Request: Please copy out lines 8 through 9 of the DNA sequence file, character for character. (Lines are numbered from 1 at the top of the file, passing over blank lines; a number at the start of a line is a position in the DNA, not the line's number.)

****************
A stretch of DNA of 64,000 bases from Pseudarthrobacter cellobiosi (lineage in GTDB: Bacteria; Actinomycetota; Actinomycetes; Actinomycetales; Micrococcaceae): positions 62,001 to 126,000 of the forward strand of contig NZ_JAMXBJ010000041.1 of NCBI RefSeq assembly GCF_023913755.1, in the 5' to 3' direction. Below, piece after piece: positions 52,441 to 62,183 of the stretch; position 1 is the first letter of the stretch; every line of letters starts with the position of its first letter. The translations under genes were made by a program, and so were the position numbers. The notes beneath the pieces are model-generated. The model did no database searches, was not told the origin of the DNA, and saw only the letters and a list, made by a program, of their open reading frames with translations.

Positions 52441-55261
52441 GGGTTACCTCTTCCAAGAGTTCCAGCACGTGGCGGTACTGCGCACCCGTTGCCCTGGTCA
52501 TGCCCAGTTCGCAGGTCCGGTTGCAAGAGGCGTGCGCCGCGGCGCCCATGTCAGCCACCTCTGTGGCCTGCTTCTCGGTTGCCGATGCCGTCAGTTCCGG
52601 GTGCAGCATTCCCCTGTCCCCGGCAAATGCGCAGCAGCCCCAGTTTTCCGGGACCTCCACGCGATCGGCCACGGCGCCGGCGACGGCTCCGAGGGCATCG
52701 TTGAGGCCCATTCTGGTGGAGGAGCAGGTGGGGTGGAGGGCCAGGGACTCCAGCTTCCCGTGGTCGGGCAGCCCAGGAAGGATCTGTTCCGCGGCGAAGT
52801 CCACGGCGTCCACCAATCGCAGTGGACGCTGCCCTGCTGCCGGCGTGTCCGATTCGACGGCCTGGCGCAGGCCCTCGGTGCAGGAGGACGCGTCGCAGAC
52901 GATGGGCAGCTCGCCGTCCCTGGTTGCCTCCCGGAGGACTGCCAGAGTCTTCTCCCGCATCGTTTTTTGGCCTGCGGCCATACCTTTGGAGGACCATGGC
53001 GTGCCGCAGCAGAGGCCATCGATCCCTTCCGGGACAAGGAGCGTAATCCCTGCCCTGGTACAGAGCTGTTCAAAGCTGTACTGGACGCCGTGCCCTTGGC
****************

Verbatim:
52901 GATGGGCAGCTCGCCGTCCCTGGTTGCCTCCCGGAGGACTGCCAGAGTCTTCTCCCGCATCGTTTTTTGGCCTGCGGCCATACCTTTGGAGGACCATGGC
53001 GTGCCGCAGCAGAGGCCATCGATCCCTTCCGGGACAAGGAGCGTAATCCCTGCCCTGGTACAGAGCTGTTCAAAGCTGTACTGGACGCCGTGCCCTTGGC